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CMRJ 526 American Public University Week 5 Coca Cultivation Discussion Response

CMRJ 526

American Public University System

CMRJ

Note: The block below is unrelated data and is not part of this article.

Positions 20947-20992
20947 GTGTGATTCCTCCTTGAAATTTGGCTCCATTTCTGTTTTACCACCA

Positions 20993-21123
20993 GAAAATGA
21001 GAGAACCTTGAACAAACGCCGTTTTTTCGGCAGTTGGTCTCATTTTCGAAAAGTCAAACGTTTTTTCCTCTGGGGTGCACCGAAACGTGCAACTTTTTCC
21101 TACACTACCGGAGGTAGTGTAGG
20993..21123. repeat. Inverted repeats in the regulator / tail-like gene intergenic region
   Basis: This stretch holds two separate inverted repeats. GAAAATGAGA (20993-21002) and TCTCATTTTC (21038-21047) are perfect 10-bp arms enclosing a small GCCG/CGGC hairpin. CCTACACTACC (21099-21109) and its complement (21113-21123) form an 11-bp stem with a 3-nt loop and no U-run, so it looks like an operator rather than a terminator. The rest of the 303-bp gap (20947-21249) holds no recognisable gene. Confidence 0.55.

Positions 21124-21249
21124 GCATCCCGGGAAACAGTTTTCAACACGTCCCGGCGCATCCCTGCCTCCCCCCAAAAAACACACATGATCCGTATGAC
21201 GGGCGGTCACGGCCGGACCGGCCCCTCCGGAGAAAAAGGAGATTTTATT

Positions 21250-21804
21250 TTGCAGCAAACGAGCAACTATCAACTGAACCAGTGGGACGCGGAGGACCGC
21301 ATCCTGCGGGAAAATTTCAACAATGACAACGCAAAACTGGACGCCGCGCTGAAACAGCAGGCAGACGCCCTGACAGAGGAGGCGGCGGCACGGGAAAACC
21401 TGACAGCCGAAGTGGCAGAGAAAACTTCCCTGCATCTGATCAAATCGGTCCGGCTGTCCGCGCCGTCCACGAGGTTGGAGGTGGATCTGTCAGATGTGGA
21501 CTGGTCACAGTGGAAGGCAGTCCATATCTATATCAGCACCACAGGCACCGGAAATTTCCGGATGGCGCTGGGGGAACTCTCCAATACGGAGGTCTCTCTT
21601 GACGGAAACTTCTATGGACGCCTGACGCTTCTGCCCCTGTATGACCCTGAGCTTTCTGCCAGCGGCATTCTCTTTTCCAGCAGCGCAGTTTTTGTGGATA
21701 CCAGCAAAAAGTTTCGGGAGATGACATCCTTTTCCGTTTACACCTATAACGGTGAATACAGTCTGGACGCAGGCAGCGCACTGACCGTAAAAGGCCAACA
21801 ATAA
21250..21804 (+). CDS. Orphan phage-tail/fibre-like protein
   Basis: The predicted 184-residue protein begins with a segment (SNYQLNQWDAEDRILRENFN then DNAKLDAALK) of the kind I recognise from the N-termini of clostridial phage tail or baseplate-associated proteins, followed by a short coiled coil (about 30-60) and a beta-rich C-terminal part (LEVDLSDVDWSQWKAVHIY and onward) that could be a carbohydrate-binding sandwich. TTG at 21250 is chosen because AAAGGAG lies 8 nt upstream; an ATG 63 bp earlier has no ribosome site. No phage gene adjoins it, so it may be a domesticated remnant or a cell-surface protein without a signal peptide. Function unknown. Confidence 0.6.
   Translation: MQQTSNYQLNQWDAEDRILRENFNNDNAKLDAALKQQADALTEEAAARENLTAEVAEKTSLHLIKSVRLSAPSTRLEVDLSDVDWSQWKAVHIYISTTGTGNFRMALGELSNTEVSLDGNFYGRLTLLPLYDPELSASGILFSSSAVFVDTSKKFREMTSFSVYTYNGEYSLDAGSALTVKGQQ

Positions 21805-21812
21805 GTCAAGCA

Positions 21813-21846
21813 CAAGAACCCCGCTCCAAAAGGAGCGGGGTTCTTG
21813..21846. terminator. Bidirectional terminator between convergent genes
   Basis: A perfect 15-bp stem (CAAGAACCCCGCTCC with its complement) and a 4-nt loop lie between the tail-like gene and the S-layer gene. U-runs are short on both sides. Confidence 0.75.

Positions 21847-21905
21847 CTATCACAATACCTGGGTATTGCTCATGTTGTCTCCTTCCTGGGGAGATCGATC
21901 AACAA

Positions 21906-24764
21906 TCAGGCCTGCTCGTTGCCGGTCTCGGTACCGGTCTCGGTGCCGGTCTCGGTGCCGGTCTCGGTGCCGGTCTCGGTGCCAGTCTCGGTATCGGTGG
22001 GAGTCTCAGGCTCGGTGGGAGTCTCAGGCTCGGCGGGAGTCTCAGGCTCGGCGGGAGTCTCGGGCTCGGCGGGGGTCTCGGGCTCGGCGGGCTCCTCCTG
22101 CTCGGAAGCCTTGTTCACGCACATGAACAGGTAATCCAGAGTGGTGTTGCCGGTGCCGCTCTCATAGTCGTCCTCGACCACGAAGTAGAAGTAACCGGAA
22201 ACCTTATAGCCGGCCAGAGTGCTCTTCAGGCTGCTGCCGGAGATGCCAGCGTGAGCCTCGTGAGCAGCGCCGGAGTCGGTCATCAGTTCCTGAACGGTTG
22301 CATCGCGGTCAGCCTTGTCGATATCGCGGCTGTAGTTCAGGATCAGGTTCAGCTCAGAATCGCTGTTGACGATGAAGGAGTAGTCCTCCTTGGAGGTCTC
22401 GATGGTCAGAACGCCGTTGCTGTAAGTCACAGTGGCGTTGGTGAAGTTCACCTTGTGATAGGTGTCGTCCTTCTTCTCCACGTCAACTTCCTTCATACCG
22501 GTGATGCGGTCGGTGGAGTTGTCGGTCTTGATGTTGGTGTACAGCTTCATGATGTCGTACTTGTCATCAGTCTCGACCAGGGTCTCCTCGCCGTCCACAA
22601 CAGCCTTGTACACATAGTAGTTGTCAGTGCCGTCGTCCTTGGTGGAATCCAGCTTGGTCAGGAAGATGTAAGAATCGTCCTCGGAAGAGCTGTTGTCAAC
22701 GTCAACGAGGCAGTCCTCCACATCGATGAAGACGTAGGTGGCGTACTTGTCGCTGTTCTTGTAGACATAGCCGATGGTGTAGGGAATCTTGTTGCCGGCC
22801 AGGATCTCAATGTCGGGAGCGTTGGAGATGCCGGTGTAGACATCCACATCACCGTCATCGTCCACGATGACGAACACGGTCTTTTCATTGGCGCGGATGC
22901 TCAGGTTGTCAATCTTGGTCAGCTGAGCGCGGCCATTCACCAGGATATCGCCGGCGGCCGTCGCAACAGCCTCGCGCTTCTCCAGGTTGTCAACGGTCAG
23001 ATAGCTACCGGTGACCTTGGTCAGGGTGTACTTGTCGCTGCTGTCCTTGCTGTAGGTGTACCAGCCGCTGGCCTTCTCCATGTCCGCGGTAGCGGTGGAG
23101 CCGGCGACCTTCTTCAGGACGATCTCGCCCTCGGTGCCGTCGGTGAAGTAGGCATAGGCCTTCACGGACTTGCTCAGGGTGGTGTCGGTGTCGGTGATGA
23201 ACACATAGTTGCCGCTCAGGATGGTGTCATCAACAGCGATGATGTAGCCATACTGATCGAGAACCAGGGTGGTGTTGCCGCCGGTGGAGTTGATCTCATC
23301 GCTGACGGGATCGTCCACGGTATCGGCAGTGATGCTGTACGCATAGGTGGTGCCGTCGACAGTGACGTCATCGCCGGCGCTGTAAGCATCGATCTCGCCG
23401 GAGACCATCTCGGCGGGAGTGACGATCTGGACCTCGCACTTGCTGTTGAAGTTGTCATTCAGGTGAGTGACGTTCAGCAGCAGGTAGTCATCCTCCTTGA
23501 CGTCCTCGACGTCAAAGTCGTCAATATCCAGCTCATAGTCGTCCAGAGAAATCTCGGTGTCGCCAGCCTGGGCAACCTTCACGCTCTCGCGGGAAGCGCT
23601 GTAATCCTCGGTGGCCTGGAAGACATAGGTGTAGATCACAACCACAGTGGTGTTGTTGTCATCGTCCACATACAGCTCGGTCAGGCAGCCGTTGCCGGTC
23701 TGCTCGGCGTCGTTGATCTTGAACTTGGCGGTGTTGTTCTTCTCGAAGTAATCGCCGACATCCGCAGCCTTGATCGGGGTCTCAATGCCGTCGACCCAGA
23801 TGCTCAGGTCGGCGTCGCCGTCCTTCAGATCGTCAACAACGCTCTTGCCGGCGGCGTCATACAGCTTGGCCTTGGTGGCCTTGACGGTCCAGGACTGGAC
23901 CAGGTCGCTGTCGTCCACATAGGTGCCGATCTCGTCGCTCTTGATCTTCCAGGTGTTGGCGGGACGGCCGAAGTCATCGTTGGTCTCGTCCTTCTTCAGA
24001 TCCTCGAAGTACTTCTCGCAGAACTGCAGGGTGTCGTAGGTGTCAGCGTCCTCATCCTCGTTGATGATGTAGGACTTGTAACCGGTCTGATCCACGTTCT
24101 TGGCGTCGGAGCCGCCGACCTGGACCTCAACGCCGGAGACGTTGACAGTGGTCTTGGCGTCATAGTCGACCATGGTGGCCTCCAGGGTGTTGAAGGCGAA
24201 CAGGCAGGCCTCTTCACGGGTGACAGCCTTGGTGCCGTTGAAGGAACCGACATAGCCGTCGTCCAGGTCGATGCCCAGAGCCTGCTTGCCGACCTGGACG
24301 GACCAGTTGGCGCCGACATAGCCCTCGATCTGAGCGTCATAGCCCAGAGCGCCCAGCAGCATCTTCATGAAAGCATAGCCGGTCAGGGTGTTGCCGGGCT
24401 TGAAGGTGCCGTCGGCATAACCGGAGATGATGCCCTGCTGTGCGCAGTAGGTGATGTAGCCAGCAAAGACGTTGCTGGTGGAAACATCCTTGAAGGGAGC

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In: Current Politics and Economics of Africa ISSN: 1098-4070 Volume 4, Number 2 © 2011 Nova Science Publishers, Inc. ILLEGAL DRUG TRADE IN AFRICA: TRENDS AND U.S. POLICY Liana Sun Wyler and Nicolas Cook ABSTRACT Africa has historically held a peripheral role in the transnational illicit drug trade, but in recent years has increasingly become a locus for drug trafficking, particularly of cocaine. Recent estimates suggest that in recent years, apart from late 2008 and 2009, between 46 and 300 metric tons of South American cocaine may have transited West Africa en route to Europe. Recent cocaine seizure levels are sharply higher than those in the late 1990s and early 2000s, which in all of Africa rarely exceeded 1 metric ton a year. Africa‘s emergence as a trafficking nexus appears to have resulted from structural shifts in international drug trafficking patterns, including heighted European demand for cocaine, international counternarcotics pressure driving drug traffickers away from traditional trafficking routes, and the operational allure for traffickers of low levels of law enforcement capacity and high rates of corruption in many African countries. The growth of drug trafficking through Africa poses new challenges to international counternarcotics efforts, as well as a variety of emergent threats to the United States. Novel strategies and adaptations of existing efforts may be required to track emergent drug flow patterns, dismantle major criminal syndicates involved in such trafficking, and prevent future hotspots from emerging. While most of the cocaine transiting Africa is destined for Europe, and little of it enters the United States, other illicit substances trafficked through the region, notably heroin and illegally traded chemical precursors used to produce illicit drugs, do enter the United States. The growing drug  This is an edited, reformatted and augmented version of CRS Report R40838, dated February 26, 2010. 266 Liana Sun Wyler and Nicolas Cook trade in Africa also poses other threats to U.S. interests. These include the reported involvement of Latin American criminal groups, including elements of at least one U.S.-designated terrorist organization, which are targets of U.S. counternarcotics or military operations. Other challenges include threats to U.S. policy interests and assistance programs in Africa, such as efforts to advance good governance, political stability, rule of law, and human rights, and programs to build African law enforcement and counternarcotics capacities. U.S. counternarcotics policy responses to the rise in trans-Africa drug trafficking are in the formative stages. Several U.S. agencies are evaluating the scope of the problem and identifying short-term remedies, such as efforts to expand drug monitoring and interdiction in Africa, and long-term efforts designed to strengthen local capacity to combat drugs in the region. In recent years, U.S. agencies have begun to devote greater resources to combating the drug trade in Africa. The State Department requested $7.5 million for counternarcotics assistance in Africa in FY2010, up from about $0.5 million in FY2006, while the Department of Defense (DOD) plans to allocate $19.3 million in FY2009 and $28 million in FY2010 to counternarcotics programs in Africa. The threat of drug trafficking in Africa has drawn attention in recent Congresses. P.L. 110-417, for instance, required that DOD submit a report to Congress laying out a counternarcotics strategy for the region. On June 23, 2009, the Senate Foreign Relations Committee held a hearing entitled Confronting Drug Trafficking in West Africa. In responding to recent and ongoing executive branch efforts to devote increased resources and attention to this problem, Congress may choose to review existing authorities and funding levels for counternarcotics programs in Africa. Key policy questions that may arise in this respect include how best to reduce gaps in intelligence and data collection relating to the drug trade in Africa, how to balance short-term and long-term counternarcotics goals and strategies, how various U.S. civilian and military and international agency counternarcotics roles and responsibilities in Africa should be defined, and what types and levels of resources these efforts may require. INTRODUCTION: THE RISING DRUG TRAFFICKING THREAT A rise in illicit drug trafficking in Africa in recent years has drawn the attention of U.S. policy makers. The 110th Congress, for instance, passed P.L. 110-417, requiring the Department of Defense (DOD) to author a report to Illegal Drug Trade in Africa 267 Congress laying out a counternarcotics strategy for the region, among other related goals. The issue has also arisen in the 111th Congress. On June 23, 2009, the Senate Foreign Relations Committee (SFRC) held a hearing entitled Confronting Drug Trafficking in West Africa, and other recent hearings, such as a late 2009 SFRC hearing on U.S. counterterrorism activities in Africa‘s Sahel region, have also referenced this issue. President Barack Obama has also highlighted the challenge posed by drug trafficking in Africa, which he has stated ―threatens stability‖ throughout West Africa [1] Africans have been involved in the global illicit drug trade for several decades, both in Africa and elsewhere, but as a region, sub-Saharan Africa played a generally peripheral role in large-scale global drug trafficking prior to the mid-2000s. This was due, in part, to its geographic distance from traditional key centers of non-cannabis illicit drug production and consumption and from primary transit routes between them. While commercially significant amounts of some drugs, particularly heroin, reportedly transited the region in the 1980s and 1990s, the amounts trafficked were generally much smaller than those in most other global regions. With the exception of cannabis, local drug demand and supply incentives also remained low by global standards for several reasons. These included a relative lack of purchasing power as a result of low average household incomes across much of sub-Saharan Africa (―Africa‖ hereafter, except where otherwise noted), along with widespread cultural unfamiliarity with and exposure to the main non-cannabis, illicit narcotics common in other parts of the world. Africa‘s historically relative peripheral status vis-à-vis the global trade in non-cannabis illicit narcotic drugs appears, however, to be ending. Hotspots of illegal drug activity have emerged in West Africa and East Africa, as well as in Southern Africa. Diverse signs of drug trafficking activity in West Africa during the past five years indicate that this sub-region is emerging as a key warehousing and transshipment hub for large-scale consignments of South American cocaine being smuggled en route to Europe [2]. In recent years— albeit not in late 2008 or 2009, an anomaly discussed below—the region has witnessed a sharp rise in record-sized multi-ton cocaine seizures and a rise in reported cocaine criminal cases involving diverse foreign and African individuals, including African state officials and Latin American drug syndicate members. According to analyses by government and multilateral agencies, Kenya and Ethiopia are notable transshipment hubs for heroin from Afghanistan and Pakistan. East Africa is the primary smuggling conduit for moving heroin from Southwest Asia to Africa for further transshipment around the globe, 268 Liana Sun Wyler and Nicolas Cook according to the International Narcotics Control Board (INCB) [3] South Africa has become a source and transshipment point for synthetic drugs, like methamphetamine and other amphetamine-type drugs, for both domestic consumption and foreign destinations in Europe and South Asia. There are also reports that multiple countries in Africa are being used as hubs for the illicit diversion of chemical precursors used to manufacture illegal drugs. According to the INCB, Africa ―has emerged as a major area‖ for the diversion to the Americas and elsewhere of the key methamphetamine precursor chemicals ephedrine and pseudoephedrine [4] Local drug consumption trends are generally not well documented because of a paucity of data on illicit drug usage rates [5] Cannabis use rates in Africa, however, are reportedly among the highest worldwide, while available data indicate that use of other drugs, including cocaine, heroin, and amphetamines, is generally below the use rates of other world regions but is growing in some African countries [6] Recent Developments On December 18, 2009, the U.S. Drug Enforcement Administration (DEA) announced the extradition from Ghana and arrest of three West Africans on narco-terrorism charges. The indictees allegedly agreed to transport cocaine for the Colombian drug trafficking and terrorist organization, the Revolutionary Armed Forces of Colombia (FARC), from West Africa to Europe with the assistance and protection of regional affiliates of the Al Qaeda terrorist group. These arrests and other reports and congressional testimony suggest that there may be collaboration between drug traffickers and terrorist organizations in the region, as well as linkages between drug smuggling and other types of illicit trafficking and criminal activities. (See ―Potential Links Between Drug Trafficking and Terrorist Groups,‖ below.) On December 8, 2009, the U.N. Security Council held a special session on drug trafficking as a threat to international peace and security with a focus on Africa. The meeting focused on the ―numerous security risks caused by drug trafficking ... in Africa,‖ among other world regions, including ―serious threats posed‖ by linkages between transnational organized crime and the ―increasing link, in some cases, between drug trafficking and the financing of terrorism.‖ [7] (See ―Multilateral and Regional Efforts to Combat Drug Trafficking in Africa,‖ below.) Illegal Drug Trade in Africa 269 In 2009, U.S. government agencies continued to formulate and refine Africa-specific counternarcotics programs and assistance plans. Notable in this regard was the completion of several interagency country assessments, which are used to evaluate needs and program counternarcotics assistance for countries and regions in Africa. In addition, in September 2009, the Department of Defense produced a congressionally mandated counternarcotics strategy for the region. Notwithstanding such efforts, P.L. 111-117 (Consolidated Appropriations Act, 2010) did not explicitly allocate funds for Africa-specific counternarcotics efforts, as it did for some other countries and regions, although the bill does fund a variety of global programs that are likely to support such ends in Africa. (See ―U.S. Policy,‖ below.) There was a decline in reported cocaine seizures in West Africa in the latter half of 2008 and in 2009, following a rapid rise in such seizures in recent prior years. The decline in such reports has spurred analysts to debate whether there has been a corresponding actual decline in volumes of trafficked through the region, and if so what its duration may be―or whether there was no such decline and whether other factors, such as changes in trafficking patterns or a lack of law enforcement intelligence or capacities, may explain the dearth of reported seizures. The discovery in Mali in November 2009 of a wrecked Boeing 727 believed to have been used to transport cocaine, along with other reports indicating the increased use of air-based methods to traffic cocaine in the region, suggests that smuggling methods may have changed, but that volumes at issue may not be declining. (See coverage of cocaine in ―Drug Trafficking Trends in Africa‖ section, below.) Some reports in 2009 suggested that traffickers may be seeking to transform Africa into a drug- processing and production hub where unrefined illegal base drugs may be converted into finished products, although there is reason to believe that such efforts are embryonic. (See ―Implications for U.S. Interests‖, below, and coverage of heroin and synthetic drugs and precursor chemicals in ―Drug Trafficking Trends in Africa,‖ below.) IMPLICATIONS FOR U.S. INTERESTS Historically, U.S. and international policy makers directed relatively little attention to counternarcotics issues in Africa, largely because the potential consequences for the United States and other non-African countries arising from drug trafficking in the region were typically viewed as limited. The perception that such activity may indeed threaten U.S. and other international 270 Liana Sun Wyler and Nicolas Cook interests has grown, however, as Africa‘s role in global trafficking has expanded. Some U.S. observers now argue that the rise in drug trafficking in Africa has been so rapid and large—an indication that international drug trafficking patterns are in flux—that it must now be given heightened consideration within the context of global U.S. counternarcotics goals and strategies [8]. The extent of this rise also suggests that such activities have the potential to threaten diverse U.S. security, foreign policy, and economic interests within Africa. Confluence of Transnational Drug Syndicates and Other Security Threats The growth of drug trafficking through Africa poses new challenges to international counternarcotics efforts, as well as a variety of emergent threats to the United States. These trends suggest that novel strategies or adaptations of existing ones may be required to track emergent drug flow patterns, dismantle major criminal syndicates involved in such trafficking, and prevent future hotspots from emerging. Many observers have raised concerns about potentially growing operational linkages between Latin American, West African, and Southwest Asian drug syndicates and European criminal elements [9]. The increased trade suggests that such organizations are growing in capacity, strength, and global reach [10]. There are signs that Latin American trafficking syndicates have expanded into the region. Several Latin American individuals from countries such as Colombia, Venezuela, Ecuador, and Mexico, some with known or suspected ties to cocaine syndicates, have been arrested in cocaine cases in West Africa in recent years. DEA also reports that since 2007, ―DEA has identified at least nine top-tier South American and Mexican DTOs [drug trafficking organizations] that have established operations in Africa‖ [11] Numerous Latin American persons, some suspected of having drug links, have reportedly established residences and businesses in Africa, particularly in West Africa [12] Many of the same transnational Latin American drug trafficking organizations that supply U.S. drug markets and engage in other, often violent, crimes targeting U.S. citizens, interests, or jurisdictions are believed to be playing a key role in the rapid growth of drug trafficking in Africa [13]. In this respect, the threat to U.S. interests posed by this trend is direct, because these actors‘ expansion into Africa increases their global reach and provides them additional profits and organizational linkages, making them more financially Illegal Drug Trade in Africa 271 and operationally diversified, robust, and versatile—and thus more difficult to track and halt. For West African criminal groups, growing involvement with Latin American cocaine traffickers signifies their expansion beyond heroin trafficking, their traditional niche in the drug trade. Potential Links between Drug Trafficking and Terrorist Groups Drug trafficking in Africa may also facilitate collaboration or other synergies between drug trafficking organizations and the activities or interests of other entities that are adversarial to U.S. interests [14]. These may include non-drug-related transnational organized crime networks and, potentially, U.S.-designated foreign terrorist organizations, including the leftist rebel group from Colombia, the FARC, and Hezbollah. Both of these groups are reportedly involved in drug trafficking and money laundering in regions other than Africa, and Hezbollah supporters are reportedly common among West Africa‘s Lebanese commercial diaspora. These or similar entities, potentially including Al Qaeda in the Islamic Maghreb (AQIM), could earn money directly from participation in the African drug trade [15]. Such entities could also derive indirect benefits from the African drug trade (e.g., sources of financing for non-drug operations, increased international ties with other illicit actors, or access to barter deals involving drugs and other illicit goods, such as black market arms) [16] The strongest known link between drug trafficking and international terrorist groups in West Africa involves the FARC, which has been linked to cocaine trafficking into Venezuela, from where much of the cocaine now transiting West Africa is believed to be exported [17] Hezbollah, which reportedly has financial and business ties and a network of supporters in West Africa and in Europe, among other world regions, has been linked to cocaine traffic originating in or transiting Venezuela, as well as in other countries, including the United States. Although there are no substantiated public reports of Hezbollah involvement in trans-African cocaine traffic originating in Venezuela, given the group‘s reported involvement in cocaine trafficking in other countries and its links in Africa, some analysts believe that Hezbollah may be involved in Africa-related trafficking trade, particularly with regard to the laundering of trafficking earnings between Europe and Africa [18]. Some analysts believe that a portion of earnings from the trade are laundered through a process in which cash earnings are illicitly exported to African countries, where the funds are then legally wired to banks in the Middle East in which 272 Liana Sun Wyler and Nicolas Cook Hezbollah may play a role. Little known evidence, however, indicates that either Hezbollah or AQIM are playing a significant role in drug flows through the region—with the possible exception of hashish in the case of AQIM [19] In late December 2009, the DEA announced the extradition from Ghana and arrest of three West African individuals on narco-terrorism charges. The indictees, reportedly self-described associates of Al Qaeda, allegedly agreed to transport cocaine for purported representatives of the Colombian drug trafficking and terrorist organization, the FARC, from Mali through North Africa into Spain with the assistance and protection of Al Qaeda. A key charge in the indictment is the allegation that the indictees‘ actions would have provided pecuniary benefits to Al Qaeda and AQIM, which, like the FARC, are designated as foreign terrorist organizations (FTOs) by the State Department. [20] The indictment is believed to be the first publicly known use of 21 U.S.C. 960a to prosecute crimes related to drug trafficking in support of terrorism alleged to have been committed in sub-Saharan Africa [21]. It also marks the first prosecution of associates of Al Qaeda for narco-terrorism offenses [22]. These arrests reinforce claims that drug traffickers and terrorist organizations in the region may collaborate [23]. In the absence of verifiable proof, some have suggested that a burnt Boeing 727 discovered in Mali (see below) may have had links to Islamic militants or Tuareg rebels known to have operated in the region of Mali where the airplane was found [24]. Firm evidence documenting a verifiable drug-terrorism linkage in West Africa has not been documented in detail in publicly available sources. However, UNODC‘s Costa stated in February 2010 that ―there is more than just spotty evidence‖ of drug trafficker-terrorist links, and multiple media articles have outlined the possible dynamics of and rationales for the existence of such r ...